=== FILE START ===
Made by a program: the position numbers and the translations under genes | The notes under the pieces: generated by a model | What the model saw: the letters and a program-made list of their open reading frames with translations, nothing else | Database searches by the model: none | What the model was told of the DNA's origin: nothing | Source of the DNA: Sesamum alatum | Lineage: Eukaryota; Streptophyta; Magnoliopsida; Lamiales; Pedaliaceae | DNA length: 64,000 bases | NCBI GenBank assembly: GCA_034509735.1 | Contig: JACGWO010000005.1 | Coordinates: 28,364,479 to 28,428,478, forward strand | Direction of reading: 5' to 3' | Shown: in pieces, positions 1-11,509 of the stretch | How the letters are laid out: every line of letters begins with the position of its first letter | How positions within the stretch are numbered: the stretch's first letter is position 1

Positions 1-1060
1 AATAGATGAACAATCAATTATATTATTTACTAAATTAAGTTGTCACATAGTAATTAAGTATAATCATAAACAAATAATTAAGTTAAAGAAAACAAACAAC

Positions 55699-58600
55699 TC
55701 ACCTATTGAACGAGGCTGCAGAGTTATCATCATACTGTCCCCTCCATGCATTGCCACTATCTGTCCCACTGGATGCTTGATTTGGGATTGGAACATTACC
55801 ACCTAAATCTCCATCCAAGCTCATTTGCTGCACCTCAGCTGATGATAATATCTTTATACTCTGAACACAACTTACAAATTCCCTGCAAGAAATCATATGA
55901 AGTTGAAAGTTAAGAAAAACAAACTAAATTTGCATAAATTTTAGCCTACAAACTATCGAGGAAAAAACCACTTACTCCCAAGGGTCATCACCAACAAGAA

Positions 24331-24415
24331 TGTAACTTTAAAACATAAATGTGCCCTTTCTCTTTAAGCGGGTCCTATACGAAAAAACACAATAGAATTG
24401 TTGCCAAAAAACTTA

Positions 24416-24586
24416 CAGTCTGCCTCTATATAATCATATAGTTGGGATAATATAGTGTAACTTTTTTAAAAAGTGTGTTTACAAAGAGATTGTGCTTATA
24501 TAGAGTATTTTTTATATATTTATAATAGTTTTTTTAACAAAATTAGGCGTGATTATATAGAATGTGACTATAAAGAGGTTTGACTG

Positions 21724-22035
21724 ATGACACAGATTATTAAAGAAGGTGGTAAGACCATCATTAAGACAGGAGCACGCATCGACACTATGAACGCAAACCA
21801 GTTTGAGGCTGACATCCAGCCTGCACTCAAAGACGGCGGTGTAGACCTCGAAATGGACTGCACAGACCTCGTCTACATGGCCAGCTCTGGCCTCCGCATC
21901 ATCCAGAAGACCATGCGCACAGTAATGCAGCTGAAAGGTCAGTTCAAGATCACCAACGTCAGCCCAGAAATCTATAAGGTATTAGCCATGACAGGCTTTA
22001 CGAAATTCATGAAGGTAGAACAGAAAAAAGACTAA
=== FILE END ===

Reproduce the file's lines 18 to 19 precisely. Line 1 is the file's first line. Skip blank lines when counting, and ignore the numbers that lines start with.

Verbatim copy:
21901 ATCCAGAAGACCATGCGCACAGTAATGCAGCTGAAAGGTCAGTTCAAGATCACCAACGTCAGCCCAGAAATCTATAAGGTATTAGCCATGACAGGCTTTA
22001 CGAAATTCATGAAGGTAGAACAGAAAAAAGACTAA